“We’re going to do a trip in an RV.”
And so it went before we left for California. Somehow, I think Brits are more accustomed to the brand name – Winnebago – as the catch-all term for large motorhomes. I knew the term (it stands -not that helpfully- for Recreational Vehicle) primarily from the 2006 Robin Williams film of the same name, that my daughters used to love.
Is it well-equipped?
We booked ours through Cruise America. Interestingly, they seem to be priced more on availability than size, so we ended up with a large one (30 foot, to be precise), which for our dates was actually the cheapest. For two people, it really was overkill, but it was great to be able to spread out, enjoy a full-size bed, lounge area, shower and toilet without having to rearrange any furniture each night.
We ordered personal packs, which cover bedding and towels and a vehicle pack which comes with all the kitchenware that you’ll need. If you’re arriving from abroad, they’re pretty much essential.
On top of this, the RV comes with a heater/AC unit, a generator, hot water heater, fridge/freezer, plus the usual gear to hook-up when you’re onsite. In the end, we only stayed on campsites, but you could be self-sufficient every other night with what’s on board.
What was it like to drive?
The main thing to say that whilst going forward (which let’s face it, is most of the time), once you got used to the width of the thing, it wasn’t too bad. I have always contended that it’s much easier to drive on the right with a left-hand-drive vehicle – particularly with an automatic, which this is.
Reversing is another thing all together. It had parking sensors, but really it’s essential to have someone looking out for you whenever you’re going backwards.
It has a 6.8L V10 engine. We got less than 10mpg on our trip, but that’s hardly surprising.
What kind of licence do you need to drive an RV?
I drove on a full UK car driving licence. No special licence is needed.
How much does it cost to rent?
We paid US$50 per night plus pre-bought 1,200 miles for US$400. There are a few add-ons like the personal packs and vehicle pack, plus use of the generator, but, in effect, we paid about US$100 per night for our trip. This was at the end of September, which is obviously no longer peak season.
Campsites are plentiful and well-equipped – from the more basic, but charming State Parks, to privately-owned sites with loads of facilities. We paid between US$20 and US$70 per night.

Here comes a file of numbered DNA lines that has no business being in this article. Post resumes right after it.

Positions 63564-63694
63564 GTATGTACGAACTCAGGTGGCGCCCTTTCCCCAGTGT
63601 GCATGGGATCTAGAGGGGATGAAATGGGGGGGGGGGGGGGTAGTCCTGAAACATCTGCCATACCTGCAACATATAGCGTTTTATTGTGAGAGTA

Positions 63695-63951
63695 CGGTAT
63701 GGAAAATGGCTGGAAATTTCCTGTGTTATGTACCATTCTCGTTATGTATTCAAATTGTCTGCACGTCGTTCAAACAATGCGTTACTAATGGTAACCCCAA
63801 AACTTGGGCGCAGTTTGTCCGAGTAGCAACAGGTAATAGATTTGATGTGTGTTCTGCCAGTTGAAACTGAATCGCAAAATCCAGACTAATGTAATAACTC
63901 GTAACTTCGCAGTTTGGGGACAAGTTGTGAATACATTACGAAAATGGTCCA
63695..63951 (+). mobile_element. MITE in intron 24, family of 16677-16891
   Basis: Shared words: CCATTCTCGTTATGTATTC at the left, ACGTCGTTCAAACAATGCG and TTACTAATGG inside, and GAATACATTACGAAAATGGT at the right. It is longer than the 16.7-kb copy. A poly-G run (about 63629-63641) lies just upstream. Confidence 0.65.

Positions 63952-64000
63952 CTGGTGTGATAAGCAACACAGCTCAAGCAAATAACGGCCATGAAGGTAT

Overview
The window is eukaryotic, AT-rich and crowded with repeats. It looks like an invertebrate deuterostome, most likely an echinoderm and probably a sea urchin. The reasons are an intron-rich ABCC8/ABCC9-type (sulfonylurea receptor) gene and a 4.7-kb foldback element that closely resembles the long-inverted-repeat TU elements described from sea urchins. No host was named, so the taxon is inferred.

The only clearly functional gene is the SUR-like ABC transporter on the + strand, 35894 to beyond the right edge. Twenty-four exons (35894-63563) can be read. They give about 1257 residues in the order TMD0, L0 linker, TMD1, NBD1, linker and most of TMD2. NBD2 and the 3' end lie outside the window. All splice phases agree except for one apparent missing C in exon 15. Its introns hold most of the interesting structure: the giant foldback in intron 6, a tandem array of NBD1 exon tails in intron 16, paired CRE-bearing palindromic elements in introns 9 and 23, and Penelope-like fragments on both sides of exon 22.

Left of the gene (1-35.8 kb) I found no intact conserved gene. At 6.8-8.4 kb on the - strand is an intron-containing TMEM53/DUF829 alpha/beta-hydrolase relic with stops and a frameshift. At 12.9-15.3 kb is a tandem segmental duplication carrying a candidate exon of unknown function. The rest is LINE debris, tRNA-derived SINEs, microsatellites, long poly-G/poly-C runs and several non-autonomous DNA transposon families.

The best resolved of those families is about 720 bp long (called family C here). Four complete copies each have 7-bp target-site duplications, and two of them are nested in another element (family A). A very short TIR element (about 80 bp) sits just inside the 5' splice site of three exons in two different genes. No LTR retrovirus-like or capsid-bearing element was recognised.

Would we recommend it?
There is no doubt that it has been a tremendous way to see California. We had some wonderful nights in primitive campsites, cooking dinner on a campfire, with an amazing view of the Milky Way above us. We woke up to stunning sunrises, that we watched with fleeces on, cradling hot cups of tea. These are moments that would have been hard to recreate any other way.
But I’ll admit, as the sole driver, at times I did feel the pressure. There were occasions when I wished we were doing the trip in a smart car, staying at hotels. Driving up 10,000 feet of elevation into Yosemite around hairpin bends, or having to find two consecutive free parking meters in San Luis Obispo were challenging moments – only to be countered later in the day by stopping at a remote beauty spot, preparing some lunch and drinking in the view.
What advice would we give?
- Factor in (a lot of) fuel and campsites.
- Buy a cheap US phone and a data plan. Ideally download offline maps when you’re on wifi. They will be a lifesaver. But I’d recommend a paper map too.
- Invest early in some rubber gloves for the sewage dump process.
- Talk to people! We had lovely conversations with a family over smores, a couple in their 70s who live in an RV and follow the sun, a waitress in a Mexican restaurant – the list goes on. There are always great stories.
- Most importantly, as with any roadtrip, prepare to be flexible. If you fancy an extra day somewhere, do it! Slavishly following a pre-planned route is going to make you miserable.
In the interest of disclosure, we received a small discount on our RV from Cruise America on the promise of writing about the vehicle. We always write fair reviews – the good and the bad. For more on our disclosure policy, read here.